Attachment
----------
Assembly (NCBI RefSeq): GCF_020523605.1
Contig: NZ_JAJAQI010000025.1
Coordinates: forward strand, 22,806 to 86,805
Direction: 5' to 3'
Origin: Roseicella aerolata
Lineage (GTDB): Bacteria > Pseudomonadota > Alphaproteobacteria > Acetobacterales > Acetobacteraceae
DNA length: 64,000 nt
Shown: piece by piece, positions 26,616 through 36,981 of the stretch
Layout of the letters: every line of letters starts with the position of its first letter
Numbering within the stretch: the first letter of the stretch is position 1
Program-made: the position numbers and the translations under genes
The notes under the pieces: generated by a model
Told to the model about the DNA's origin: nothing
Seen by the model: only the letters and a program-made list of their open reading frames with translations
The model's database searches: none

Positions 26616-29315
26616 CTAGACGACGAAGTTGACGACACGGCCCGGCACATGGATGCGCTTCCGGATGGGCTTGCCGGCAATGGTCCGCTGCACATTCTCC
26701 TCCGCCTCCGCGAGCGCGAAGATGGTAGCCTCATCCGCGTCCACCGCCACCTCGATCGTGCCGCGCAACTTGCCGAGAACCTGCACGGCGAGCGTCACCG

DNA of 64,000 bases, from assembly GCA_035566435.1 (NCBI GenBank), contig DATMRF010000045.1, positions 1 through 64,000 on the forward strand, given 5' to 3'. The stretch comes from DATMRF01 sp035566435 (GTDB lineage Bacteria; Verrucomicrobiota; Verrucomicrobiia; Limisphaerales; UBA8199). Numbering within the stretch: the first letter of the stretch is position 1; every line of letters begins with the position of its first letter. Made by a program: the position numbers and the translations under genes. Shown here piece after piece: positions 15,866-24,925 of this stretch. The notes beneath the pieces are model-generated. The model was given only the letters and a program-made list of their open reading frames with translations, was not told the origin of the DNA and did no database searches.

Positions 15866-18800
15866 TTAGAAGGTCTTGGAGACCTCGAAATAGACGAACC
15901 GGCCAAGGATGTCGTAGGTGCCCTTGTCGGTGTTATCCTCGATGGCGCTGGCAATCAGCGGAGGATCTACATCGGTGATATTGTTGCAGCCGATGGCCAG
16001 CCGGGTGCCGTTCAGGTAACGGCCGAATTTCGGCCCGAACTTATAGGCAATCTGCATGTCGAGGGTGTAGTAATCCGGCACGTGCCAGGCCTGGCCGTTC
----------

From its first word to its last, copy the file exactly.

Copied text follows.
Assembly (NCBI RefSeq): GCF_020523605.1
Contig: NZ_JAJAQI010000025.1
Coordinates: forward strand, 22,806 to 86,805
Direction: 5' to 3'
Origin: Roseicella aerolata
Lineage (GTDB): Bacteria > Pseudomonadota > Alphaproteobacteria > Acetobacterales > Acetobacteraceae
DNA length: 64,000 nt
Shown: piece by piece, positions 26,616 through 36,981 of the stretch
Layout of the letters: every line of letters starts with the position of its first letter
Numbering within the stretch: the first letter of the stretch is position 1
Program-made: the position numbers and the translations under genes
The notes under the pieces: generated by a model
Told to the model about the DNA's origin: nothing
Seen by the model: only the letters and a program-made list of their open reading frames with translations
The model's database searches: none

Positions 26616-29315
26616 CTAGACGACGAAGTTGACGACACGGCCCGGCACATGGATGCGCTTCCGGATGGGCTTGCCGGCAATGGTCCGCTGCACATTCTCC
26701 TCCGCCTCCGCGAGCGCGAAGATGGTAGCCTCATCCGCGTCCACCGCCACCTCGATCGTGCCGCGCAACTTGCCGAGAACCTGCACGGCGAGCGTCACCG

DNA of 64,000 bases, from assembly GCA_035566435.1 (NCBI GenBank), contig DATMRF010000045.1, positions 1 through 64,000 on the forward strand, given 5' to 3'. The stretch comes from DATMRF01 sp035566435 (GTDB lineage Bacteria; Verrucomicrobiota; Verrucomicrobiia; Limisphaerales; UBA8199). Numbering within the stretch: the first letter of the stretch is position 1; every line of letters begins with the position of its first letter. Made by a program: the position numbers and the translations under genes. Shown here piece after piece: positions 15,866-24,925 of this stretch. The notes beneath the pieces are model-generated. The model was given only the letters and a program-made list of their open reading frames with translations, was not told the origin of the DNA and did no database searches.

Positions 15866-18800
15866 TTAGAAGGTCTTGGAGACCTCGAAATAGACGAACC
15901 GGCCAAGGATGTCGTAGGTGCCCTTGTCGGTGTTATCCTCGATGGCGCTGGCAATCAGCGGAGGATCTACATCGGTGATATTGTTGCAGCCGATGGCCAG
16001 CCGGGTGCCGTTCAGGTAACGGCCGAATTTCGGCCCGAACTTATAGGCAATCTGCATGTCGAGGGTGTAGTAATCCGGCACGTGCCAGGCCTGGCCGTTC